Experts say such a plea could still be entered later.
Aaron Schaffhausen's defense attorney is letting a court deadline pass today without notifying the judge and prosecutor of any intention to pursue a defense of mental disease or defect.
In a voicemail to the Star Tribune on Friday afternoon, defender John Kucinski said he would not pursue such a defense "as of now."
"We still haven't gotten the discovery and we haven't gotten a lot of forensic evidence, so we don't know that they can prove their case," Kucinski said.
Schaffhaussen, 35, is accused of killing his three children in their River Falls home in July. He faces three counts of first-degree intentional homicide, as well as an arson charge.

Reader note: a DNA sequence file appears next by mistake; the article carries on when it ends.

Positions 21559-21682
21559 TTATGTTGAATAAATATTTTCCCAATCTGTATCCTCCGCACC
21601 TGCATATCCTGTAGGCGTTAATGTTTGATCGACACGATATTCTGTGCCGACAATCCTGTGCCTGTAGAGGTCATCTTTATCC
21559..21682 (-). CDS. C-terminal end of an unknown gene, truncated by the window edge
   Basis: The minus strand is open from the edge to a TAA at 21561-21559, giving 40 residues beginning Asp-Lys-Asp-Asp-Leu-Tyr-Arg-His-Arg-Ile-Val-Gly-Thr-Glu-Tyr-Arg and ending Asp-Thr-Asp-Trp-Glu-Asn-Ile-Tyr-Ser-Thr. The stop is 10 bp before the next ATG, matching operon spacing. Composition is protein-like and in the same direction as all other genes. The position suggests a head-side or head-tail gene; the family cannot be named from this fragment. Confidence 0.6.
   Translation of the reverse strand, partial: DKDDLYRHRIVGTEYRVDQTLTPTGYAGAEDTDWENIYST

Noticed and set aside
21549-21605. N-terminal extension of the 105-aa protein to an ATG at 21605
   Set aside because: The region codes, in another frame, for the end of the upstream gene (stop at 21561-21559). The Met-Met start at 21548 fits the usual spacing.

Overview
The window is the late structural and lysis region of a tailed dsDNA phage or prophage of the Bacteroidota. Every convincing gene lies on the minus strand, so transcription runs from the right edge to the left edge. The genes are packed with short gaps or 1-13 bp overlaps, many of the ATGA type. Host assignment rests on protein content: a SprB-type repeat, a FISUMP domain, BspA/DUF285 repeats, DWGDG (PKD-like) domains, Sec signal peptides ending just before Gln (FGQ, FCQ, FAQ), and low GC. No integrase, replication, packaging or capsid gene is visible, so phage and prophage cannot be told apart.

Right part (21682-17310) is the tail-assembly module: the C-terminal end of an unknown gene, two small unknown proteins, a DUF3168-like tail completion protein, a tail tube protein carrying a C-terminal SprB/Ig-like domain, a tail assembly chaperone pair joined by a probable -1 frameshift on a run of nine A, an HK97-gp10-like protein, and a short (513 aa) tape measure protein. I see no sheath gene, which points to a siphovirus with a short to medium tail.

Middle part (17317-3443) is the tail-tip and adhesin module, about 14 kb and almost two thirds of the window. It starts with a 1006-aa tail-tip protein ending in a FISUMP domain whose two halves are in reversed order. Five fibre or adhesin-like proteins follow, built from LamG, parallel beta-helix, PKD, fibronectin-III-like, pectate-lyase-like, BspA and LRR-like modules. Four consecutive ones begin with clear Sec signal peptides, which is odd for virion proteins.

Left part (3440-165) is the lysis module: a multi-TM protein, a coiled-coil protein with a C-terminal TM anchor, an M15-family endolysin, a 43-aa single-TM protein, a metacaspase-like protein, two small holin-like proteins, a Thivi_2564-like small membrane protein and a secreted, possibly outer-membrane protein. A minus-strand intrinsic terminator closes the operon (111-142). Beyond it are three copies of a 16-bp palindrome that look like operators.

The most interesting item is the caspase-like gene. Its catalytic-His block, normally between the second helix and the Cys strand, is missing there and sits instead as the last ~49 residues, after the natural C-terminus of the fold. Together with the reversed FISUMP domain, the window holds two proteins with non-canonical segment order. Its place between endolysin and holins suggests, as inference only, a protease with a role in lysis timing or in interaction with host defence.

St. Croix County Circuit Judge Howard Cameron had set a Friday deadline for an insanity defense decision, but experts said judges would be hard-pressed not to accept such a plea later.
"I don't think the deadline is all that problematic for the defense," said Marquette University Law School professor Daniel Blinka. "The judge's patience is not going to be infinite, but I think what the lawyers know in a case like this: This Friday, next week, that's still in plenty of time."
Even if Schaffhausen enters an insanity plea at some point, it could be withdrawn later and any psychological evaluations performed for it could not be used at trial.
Schaffhausen's trial is scheduled to begin in April.
Pam Louwagie • 612-673-7102